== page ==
Philippians 1:6 “I thank my God upon every remembrance of you, always in every prayer of mine making request for you all with joy, for your fellowship in the gospel from the first day until now, being confident of this very thing, that He who has begun a good work in you will complete it until the day of Jesus Christ”.

Psalm 27:13-14
I would have lost heart, unless I had believed
That I would see the goodness of the Lord
In the land of the living.

14 Wait on the Lord;
Be of good courage,
And He shall strengthen your heart;
Wait, I say, on the Lord!”

Tuesday, November 4, 2014

Pause and Think...

Below are new excerpts from the nonfiction devotional, Selah: Daily Quotes for Daily Meditation, co-written with my best friend. The Hebrew word, selah, means "to pause and think about".

The book is meant to give readers a nugget-- a thought that compels them to think deeper about a biblical concept.

I often pick a copy off of my shelf and browse through the months until something catches my eye. My usual reaction is: "I needed to read this today".

I'm casually working on a new edition that will make Selah more of a standard devotional than a book of brief original, yet Biblically-inspired quotable phrases. The new version will hopefully include many of the pins that are found in that tab on this site.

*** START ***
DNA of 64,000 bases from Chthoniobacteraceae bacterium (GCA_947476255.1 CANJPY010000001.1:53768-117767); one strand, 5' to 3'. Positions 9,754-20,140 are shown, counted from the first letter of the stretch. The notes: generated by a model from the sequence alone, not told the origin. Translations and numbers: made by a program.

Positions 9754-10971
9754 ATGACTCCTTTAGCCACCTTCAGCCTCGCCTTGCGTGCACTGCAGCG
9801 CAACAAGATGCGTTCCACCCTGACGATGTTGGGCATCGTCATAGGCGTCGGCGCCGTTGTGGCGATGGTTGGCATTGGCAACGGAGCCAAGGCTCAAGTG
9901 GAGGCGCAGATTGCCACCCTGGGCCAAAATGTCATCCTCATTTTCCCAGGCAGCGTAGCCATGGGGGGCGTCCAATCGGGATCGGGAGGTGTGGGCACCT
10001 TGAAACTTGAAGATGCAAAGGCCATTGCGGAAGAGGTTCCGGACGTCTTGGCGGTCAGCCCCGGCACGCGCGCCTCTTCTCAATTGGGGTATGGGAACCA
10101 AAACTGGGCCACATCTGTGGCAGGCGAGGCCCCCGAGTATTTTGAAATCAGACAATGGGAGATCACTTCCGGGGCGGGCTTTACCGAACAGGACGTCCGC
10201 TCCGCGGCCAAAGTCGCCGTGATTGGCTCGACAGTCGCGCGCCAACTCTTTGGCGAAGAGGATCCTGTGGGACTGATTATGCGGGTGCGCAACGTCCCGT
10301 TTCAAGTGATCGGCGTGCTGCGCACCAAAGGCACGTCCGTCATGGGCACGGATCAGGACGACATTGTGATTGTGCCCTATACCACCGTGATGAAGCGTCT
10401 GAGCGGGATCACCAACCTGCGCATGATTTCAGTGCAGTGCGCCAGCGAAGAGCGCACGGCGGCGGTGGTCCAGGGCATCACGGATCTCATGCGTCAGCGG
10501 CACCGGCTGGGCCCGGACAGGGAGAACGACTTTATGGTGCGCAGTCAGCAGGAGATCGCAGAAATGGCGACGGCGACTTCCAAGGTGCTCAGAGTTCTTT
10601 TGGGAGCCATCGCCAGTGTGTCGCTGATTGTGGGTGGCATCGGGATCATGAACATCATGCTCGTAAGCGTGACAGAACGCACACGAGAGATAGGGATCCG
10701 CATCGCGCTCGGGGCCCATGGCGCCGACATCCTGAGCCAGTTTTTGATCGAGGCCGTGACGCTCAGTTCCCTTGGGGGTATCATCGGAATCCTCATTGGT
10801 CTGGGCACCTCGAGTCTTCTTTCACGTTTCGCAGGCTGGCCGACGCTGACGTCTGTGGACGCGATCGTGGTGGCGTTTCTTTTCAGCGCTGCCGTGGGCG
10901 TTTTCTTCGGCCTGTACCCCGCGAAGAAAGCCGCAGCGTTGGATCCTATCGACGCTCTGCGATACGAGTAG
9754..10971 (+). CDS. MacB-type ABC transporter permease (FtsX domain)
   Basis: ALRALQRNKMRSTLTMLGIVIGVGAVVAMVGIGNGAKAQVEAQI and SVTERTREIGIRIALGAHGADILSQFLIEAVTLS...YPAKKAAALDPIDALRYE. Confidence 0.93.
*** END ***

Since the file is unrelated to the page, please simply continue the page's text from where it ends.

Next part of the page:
Here are a few excerpts from the month of January.

The goodness of God is defined as kind, cordial, benevolent, tenderhearted, and full of good towards mankind. All in all, His unfailing attitude towards all mortal beings is open, friendly, and inclined to give blessings. He takes holy pleasure in the happiness of His children.

For I know the thoughts that I think toward you, says the Lord, thoughts of peace and not of evil, to give you a future and a hope.
Jeremiah 29:11

How do we reconcile God’s benevolence towards mankind with the calamity, disease, and war so rampant in our time? If God has thoughts of peace towards us, then why do we face times of personal chaos?

Scriptures like Ephesians 6:12, 1 John 3:8, and Romans 8: 1-6 present answers to these questions. The reality of evil, propagated by the devil and his demons, and the condition of sin in mankind are not ignored by God, rather He offers victory to those who believe in the crucifixion and resurrection of His only begotten Son, Jesus Christ.  His orientation towards mankind is compassionate, for only a loving God would care enough to take on the flesh of man in order to offer man a way out of earthly darkness and eternal punishment. Certainly, the negatives we face are the consequences of living in a fallen world, where some people are still trapped and destroyed by their spiritual blindness. Blessed are those whose eyes are opened.


We yearn to trust implicitly. We crave the security in knowing that someone loves us enough never to hurt us. That someone is God. (Psalm 143:10)